Time’s thievish progress to eternity.”
— Shakespeare, Sonnet LXXVII
1 A New Home
swallowing the bitter-tasting remedy that would suppress my force field, I gathered
every scrap of my remaining bravado and painted it across my features like a
mask. I hoped it would last until I was alone. The one thing that could make today worse would be stepping into the Dimension Cell having shown my audience
how scared I really was. Xytovia only knew how it had come to this. I swallowed
again, willing my heart to stop beating so fast. The sensation of my magic
dissolving was like an icy fog swirling inside my head, so cold it made my
little more flourishing than was strictly necessary, Hilton Vierre, the senior
magician, adjusted his cuffs and prepared to create the necessary spell. He was
a pompous fool. The accuracy of the symbols was what mattered, not how stylish
his hand movements looked while he drew them. There were no reporters here. Who
was he trying to impress? I glanced at his deputy, Ava Pationne, a tall
dark-haired magician with refined features. Surely not.
his arms, and the symbols glowed purple and silver where they’d been engraved
at chest height on the bark of the largest tree. A shimmering doorway rose up
from the dark-blue earth. I averted my gaze. I knew what was on the other side.
The doorway led to an empty square chamber, ten feet wide by ten feet tall,
sustained by the living magic in the trees, and magically programmed to exist
in a never-ending time loop. It was the doorway to my future.
my family had remained in Vayl City. I was glad they weren’t permitted to make
the trip into the xyleander woods to see my sentence carried out. It was a lot
easier to hide my feelings now that I was alone with the six officiating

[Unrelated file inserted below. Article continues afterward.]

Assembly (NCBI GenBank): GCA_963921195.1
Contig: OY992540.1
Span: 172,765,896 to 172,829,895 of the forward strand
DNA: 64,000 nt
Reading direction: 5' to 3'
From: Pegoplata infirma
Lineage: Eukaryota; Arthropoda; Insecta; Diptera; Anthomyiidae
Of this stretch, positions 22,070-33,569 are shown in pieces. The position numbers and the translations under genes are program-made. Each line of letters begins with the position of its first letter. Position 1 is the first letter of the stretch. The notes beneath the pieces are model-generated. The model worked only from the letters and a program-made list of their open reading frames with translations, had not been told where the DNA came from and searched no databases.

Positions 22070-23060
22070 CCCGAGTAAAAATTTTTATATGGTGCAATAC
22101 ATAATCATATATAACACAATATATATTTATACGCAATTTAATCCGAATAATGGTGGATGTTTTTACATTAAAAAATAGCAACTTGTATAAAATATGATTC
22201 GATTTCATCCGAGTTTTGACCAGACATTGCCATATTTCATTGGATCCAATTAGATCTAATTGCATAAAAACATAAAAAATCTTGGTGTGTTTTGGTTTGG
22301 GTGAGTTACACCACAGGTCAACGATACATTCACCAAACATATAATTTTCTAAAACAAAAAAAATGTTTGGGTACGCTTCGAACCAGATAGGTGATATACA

magicians. My mouth curled. Six. That was twice the number they needed. Even if
I put my mind to it, I couldn’t overpower more than two of them. No, they wanted
to dine out on the story of how they were here when I walked through that door.
I had no
false modesty about anything, and certainly not my magical ability or my notoriety.
This day, the day I was to be finally imprisoned, had been kept secret from the
citizens of Vayl because public opinion regarding my guilt remained divided, and
the vote to condemn me had been passed with a majority of just two. I’d spoken
passionately in my own defence, arguing that I was a victim of circumstance and
not a criminal. There had been calls for a recount. There had been a petition
signed by some very well-known citizens, magicians and cotidians alike. My face
and my name were everywhere: in newspapers, on flyers. I’d heard someone was planning
to write my biography.
recent likeness of me had been produced by Vayl City College a few months earlier
in readiness for my graduation. If I’d known what the likeness would eventually
be used for and how many people would see it, I would never have posed that way.
Even to my own eyes, I looked arrogant, but I’d received a lot of letters expressing
support. There had even been a few declarations of love.
rare moments we’d succeeded in ignoring the ongoing trial to talk about more ordinary
things, my brother had teased me about the love letters. I’d pretended to be flattered,
but in fact, I was more than a little annoyed. I hated being judged on the
basis of my looks and a few sensational newspaper articles.
yesterday’s editorial in the Vayl City Chronicle, a publication known for its exaggerated headlines,
I scowled. The reporters were not something I would miss. Kellan
Bavois, his dark eyes flashing with a defiance undiminished by the long legal process,
continues to protest his innocence. It is this reporter’s understanding that no
further interviews will be granted before his imprisonment, though the Board of